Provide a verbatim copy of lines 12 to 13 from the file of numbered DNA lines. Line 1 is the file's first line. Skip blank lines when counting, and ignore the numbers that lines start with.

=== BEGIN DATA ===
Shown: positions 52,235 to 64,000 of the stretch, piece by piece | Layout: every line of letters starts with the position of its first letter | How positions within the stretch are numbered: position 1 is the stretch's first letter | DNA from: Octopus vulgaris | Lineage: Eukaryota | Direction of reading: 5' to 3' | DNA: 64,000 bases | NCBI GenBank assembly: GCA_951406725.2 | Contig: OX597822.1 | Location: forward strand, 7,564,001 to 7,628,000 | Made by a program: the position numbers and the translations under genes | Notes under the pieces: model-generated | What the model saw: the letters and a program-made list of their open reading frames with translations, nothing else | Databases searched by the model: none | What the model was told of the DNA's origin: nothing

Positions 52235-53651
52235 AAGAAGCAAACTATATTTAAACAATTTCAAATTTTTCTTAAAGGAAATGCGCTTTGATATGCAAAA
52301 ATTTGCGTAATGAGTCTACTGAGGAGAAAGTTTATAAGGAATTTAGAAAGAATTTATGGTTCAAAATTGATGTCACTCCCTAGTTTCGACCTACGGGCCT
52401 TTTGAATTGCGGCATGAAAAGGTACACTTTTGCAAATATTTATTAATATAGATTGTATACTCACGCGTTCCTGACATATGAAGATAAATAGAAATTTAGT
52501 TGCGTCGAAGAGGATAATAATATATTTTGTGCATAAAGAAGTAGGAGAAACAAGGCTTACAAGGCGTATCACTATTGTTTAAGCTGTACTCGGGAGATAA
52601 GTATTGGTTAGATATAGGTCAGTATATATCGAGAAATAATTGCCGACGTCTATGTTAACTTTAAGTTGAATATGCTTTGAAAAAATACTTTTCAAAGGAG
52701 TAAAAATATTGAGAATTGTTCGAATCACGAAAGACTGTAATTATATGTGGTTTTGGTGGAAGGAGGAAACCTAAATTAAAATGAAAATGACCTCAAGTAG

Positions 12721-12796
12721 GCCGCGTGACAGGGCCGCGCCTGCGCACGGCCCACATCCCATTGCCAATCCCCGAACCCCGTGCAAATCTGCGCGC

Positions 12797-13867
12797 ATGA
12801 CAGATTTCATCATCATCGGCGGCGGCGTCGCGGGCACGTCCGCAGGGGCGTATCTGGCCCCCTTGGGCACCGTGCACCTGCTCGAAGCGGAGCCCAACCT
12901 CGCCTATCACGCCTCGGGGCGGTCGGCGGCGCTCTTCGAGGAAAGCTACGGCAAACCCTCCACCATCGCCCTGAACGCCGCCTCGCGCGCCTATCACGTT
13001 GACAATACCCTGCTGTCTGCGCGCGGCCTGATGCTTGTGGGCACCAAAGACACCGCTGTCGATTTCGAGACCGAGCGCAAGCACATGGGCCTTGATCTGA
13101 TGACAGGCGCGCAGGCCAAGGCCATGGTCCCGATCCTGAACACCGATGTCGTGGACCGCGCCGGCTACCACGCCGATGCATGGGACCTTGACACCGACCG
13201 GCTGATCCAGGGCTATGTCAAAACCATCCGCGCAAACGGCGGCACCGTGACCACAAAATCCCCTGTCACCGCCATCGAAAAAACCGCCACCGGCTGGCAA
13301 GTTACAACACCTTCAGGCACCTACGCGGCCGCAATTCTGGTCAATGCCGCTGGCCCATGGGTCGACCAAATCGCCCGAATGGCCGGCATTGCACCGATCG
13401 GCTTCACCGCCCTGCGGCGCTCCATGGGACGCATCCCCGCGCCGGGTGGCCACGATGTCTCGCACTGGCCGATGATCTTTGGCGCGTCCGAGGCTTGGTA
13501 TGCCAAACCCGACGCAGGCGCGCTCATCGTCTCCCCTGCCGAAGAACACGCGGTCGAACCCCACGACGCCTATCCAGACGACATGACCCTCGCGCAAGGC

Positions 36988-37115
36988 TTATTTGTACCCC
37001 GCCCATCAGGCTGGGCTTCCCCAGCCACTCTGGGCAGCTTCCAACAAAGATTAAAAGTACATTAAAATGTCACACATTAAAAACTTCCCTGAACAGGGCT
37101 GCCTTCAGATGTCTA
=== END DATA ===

12797 ATGA
12801 CAGATTTCATCATCATCGGCGGCGGCGTCGCGGGCACGTCCGCAGGGGCGTATCTGGCCCCCTTGGGCACCGTGCACCTGCTCGAAGCGGAGCCCAACCT